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Sat Jul 9, 2016, 04:13 PM

A Rudbeckia Thief?

This spring I ordered six beautiful "Prairie Sun" rudbeckia (black-eyed susans) from WFF for a full-sun area of the back garden. Planted them and they settled in beautifully, put their roots down, and just started to send up flower scapes.

Cut some Thursday, they last beautifully in an arrangement.

This morning I went out and found that two of the plants were gone. Just... gone. Zapped by a disintegration ray?

The dirt was barely disturbed (and we have adobe clay in the soil in that area, so if they'd been yanked up I think there'd have been signs), but there was no remnant of the plant, not even a stump or roots, as far as I could tell.

We have (as far as I know) no deer in the area. Houses are very close together and there's a stone wall 5' or better at the back.

What would eat a whole, flowering rudbeckia plant?

Anyone know?

bewilderedly,
Bright

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Arrow 6 replies Author Time Post
Reply A Rudbeckia Thief? (Original post)
TygrBright Jul 2016 OP
NJCher Jul 2016 #1
TygrBright Jul 2016 #2
japple Jul 2016 #3
TygrBright Jul 2016 #4
japple Jul 2016 #5
CottonBear Jul 2016 #6

Response to TygrBright (Original post)

Sat Jul 9, 2016, 08:14 PM

1. scapes/shoots?

I've been gardening for four decades and have never seen anything like that. I grow a lot of black-eyed Susan, too, and also in clay soil.

Well, once I did see a plant removal like what you describe, but it was a human taking the plant.

You say the roots had settled in and were sending off "scapes." Is that the same as shoots? And if so, I gather no root material at all was left in the soil.


Cher

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Response to NJCher (Reply #1)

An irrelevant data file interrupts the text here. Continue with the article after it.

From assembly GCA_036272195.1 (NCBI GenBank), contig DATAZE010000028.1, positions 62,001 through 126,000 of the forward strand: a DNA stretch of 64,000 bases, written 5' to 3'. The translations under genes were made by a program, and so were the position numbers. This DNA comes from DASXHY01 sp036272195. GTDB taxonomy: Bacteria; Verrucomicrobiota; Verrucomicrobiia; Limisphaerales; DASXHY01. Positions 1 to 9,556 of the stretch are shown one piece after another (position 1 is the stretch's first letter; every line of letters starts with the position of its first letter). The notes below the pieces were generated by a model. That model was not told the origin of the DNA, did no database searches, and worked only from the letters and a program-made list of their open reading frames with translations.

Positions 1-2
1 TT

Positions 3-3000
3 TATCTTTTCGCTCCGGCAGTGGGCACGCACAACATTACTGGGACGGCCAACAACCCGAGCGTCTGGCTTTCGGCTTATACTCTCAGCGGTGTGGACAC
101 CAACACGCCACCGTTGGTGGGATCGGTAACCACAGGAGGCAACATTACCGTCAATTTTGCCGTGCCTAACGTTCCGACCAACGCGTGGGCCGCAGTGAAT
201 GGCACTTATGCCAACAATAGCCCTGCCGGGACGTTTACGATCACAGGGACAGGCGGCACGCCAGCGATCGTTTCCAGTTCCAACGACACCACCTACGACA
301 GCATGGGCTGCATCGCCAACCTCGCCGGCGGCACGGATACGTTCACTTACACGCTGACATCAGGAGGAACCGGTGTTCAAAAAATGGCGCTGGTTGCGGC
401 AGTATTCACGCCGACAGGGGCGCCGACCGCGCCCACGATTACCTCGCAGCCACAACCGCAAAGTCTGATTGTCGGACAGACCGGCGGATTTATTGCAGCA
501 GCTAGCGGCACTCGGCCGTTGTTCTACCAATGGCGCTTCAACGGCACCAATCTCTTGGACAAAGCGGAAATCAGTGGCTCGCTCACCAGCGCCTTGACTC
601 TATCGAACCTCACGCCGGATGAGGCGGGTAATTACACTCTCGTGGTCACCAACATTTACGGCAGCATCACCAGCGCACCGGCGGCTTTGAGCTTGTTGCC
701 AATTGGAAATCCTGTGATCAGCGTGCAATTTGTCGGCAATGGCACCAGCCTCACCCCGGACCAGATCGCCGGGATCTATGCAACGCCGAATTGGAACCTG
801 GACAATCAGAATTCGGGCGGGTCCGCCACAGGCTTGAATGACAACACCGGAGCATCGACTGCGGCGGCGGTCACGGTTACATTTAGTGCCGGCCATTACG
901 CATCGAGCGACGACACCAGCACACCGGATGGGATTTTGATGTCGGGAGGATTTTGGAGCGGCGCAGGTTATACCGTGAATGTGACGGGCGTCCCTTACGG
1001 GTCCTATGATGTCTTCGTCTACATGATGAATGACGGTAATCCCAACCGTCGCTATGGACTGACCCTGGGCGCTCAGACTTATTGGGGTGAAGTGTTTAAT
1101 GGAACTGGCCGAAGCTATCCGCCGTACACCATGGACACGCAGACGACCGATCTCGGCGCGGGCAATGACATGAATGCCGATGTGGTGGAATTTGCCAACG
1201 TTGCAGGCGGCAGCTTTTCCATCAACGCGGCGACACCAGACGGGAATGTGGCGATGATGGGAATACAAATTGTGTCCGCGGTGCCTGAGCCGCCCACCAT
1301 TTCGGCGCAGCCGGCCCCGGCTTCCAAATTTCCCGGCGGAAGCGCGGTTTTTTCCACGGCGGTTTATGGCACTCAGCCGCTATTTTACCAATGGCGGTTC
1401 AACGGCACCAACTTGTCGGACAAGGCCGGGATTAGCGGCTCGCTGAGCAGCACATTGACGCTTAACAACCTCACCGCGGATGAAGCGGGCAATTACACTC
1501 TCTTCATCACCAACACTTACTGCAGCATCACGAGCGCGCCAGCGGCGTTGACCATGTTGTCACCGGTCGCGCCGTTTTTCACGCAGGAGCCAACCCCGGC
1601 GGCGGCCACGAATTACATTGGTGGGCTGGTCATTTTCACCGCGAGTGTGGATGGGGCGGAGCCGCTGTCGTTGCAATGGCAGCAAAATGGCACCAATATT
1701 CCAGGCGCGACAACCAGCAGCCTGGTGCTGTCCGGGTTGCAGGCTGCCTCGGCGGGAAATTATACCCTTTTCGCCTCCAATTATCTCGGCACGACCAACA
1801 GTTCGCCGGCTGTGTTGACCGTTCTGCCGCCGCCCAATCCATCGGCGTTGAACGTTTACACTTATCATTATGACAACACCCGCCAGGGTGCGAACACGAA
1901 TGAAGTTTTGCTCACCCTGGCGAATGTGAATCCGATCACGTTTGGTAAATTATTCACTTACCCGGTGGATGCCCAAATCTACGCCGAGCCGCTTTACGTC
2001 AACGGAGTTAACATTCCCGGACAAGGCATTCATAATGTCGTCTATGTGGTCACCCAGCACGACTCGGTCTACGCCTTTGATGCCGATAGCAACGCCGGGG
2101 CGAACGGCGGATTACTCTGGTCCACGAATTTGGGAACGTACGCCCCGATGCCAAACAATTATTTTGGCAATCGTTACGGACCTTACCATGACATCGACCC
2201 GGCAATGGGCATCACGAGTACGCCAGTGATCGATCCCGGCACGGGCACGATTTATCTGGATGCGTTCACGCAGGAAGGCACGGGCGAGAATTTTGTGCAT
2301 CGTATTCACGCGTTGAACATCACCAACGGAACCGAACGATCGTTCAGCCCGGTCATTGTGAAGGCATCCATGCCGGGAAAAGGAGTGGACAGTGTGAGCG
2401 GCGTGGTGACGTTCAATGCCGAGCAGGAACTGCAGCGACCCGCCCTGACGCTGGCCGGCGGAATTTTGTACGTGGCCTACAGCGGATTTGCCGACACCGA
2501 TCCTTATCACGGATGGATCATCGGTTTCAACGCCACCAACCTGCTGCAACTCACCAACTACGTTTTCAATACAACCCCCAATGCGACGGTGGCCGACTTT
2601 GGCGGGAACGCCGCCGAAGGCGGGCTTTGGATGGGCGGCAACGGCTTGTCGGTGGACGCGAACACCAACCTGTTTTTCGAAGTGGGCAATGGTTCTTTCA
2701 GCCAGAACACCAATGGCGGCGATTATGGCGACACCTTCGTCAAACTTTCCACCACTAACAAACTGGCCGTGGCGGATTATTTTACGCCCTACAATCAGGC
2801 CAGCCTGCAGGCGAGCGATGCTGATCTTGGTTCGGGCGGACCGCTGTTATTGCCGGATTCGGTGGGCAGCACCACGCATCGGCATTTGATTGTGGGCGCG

Sat Jul 9, 2016, 09:03 PM

2. Correct, no root material remaining.

But also almost no disturbance of the soil...

Flower-carrying stems I call scapes. The two plants that are gone had many of them. The remaining four are in a slightly less well-irrigated area and haven't thrown out so many, yet.

The only thing I know of that reliably eats them is rabbits, but rabbits usually nibble some on all the plants, not systematically devour only two in their entirety.

I just dunno.... I can't really see anyone sneaking into our yard to carefully uproot and steal a coupla plants, either, but what do I know?

baffledly,
Bright

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Response to TygrBright (Original post)

Sun Jul 10, 2016, 11:38 AM

3. Aliens might have collected them to decorate the mothership!

Last edited Sun Jul 10, 2016, 05:12 PM - Edit history (1)

We grow a lot of black-eyed susans and I can't imagine what could have happened to them that wouldn't leave the soil disturbed. I thought about moles, but they probably couldn't tunnel under that adobe clay--they can't tunnel in our hardpan red clay soil here. Mice or voles? It is a mystery. Hope you solve it.

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Response to japple (Reply #3)

Sun Jul 10, 2016, 01:11 PM

4. Thanks. At this point, I'm about ready to agree with you.

Except that I'm thinking "alien intelligences came to earth and the first life-forms they encountered were bunnies, so that's what they plopped themselves into."

paranoiacally,
Bright

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Response to TygrBright (Reply #4)

Sun Jul 10, 2016, 05:11 PM

5. Heh heh!!! Bunnies can be so destructive. Cute as can be, but

they do like to do their landscaping chores in the wee hours. That must be what happened.

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Response to TygrBright (Original post)

Tue Jul 12, 2016, 11:06 PM

6. Moles & voles, etc. devour plants from underground.

I recently saw a plant moving around in an herb garden. There was no wind or rain. Only one plant in a group of similar plants was moving. I couldn't see a rodent or an armadillo. Then, as I looked closer, I realized that some creature was eating the roots! The whole plant was shaking.

My mom had entire plants consumed from below in her garden.

Deer usually don't pull up the plant by the roots. Bunnies & rodents gnaw and nibble but leave the roots.

However, It could be people. They steal plants from local botanical gardens & suburban landscapes and also potted plants from front porches in my area.

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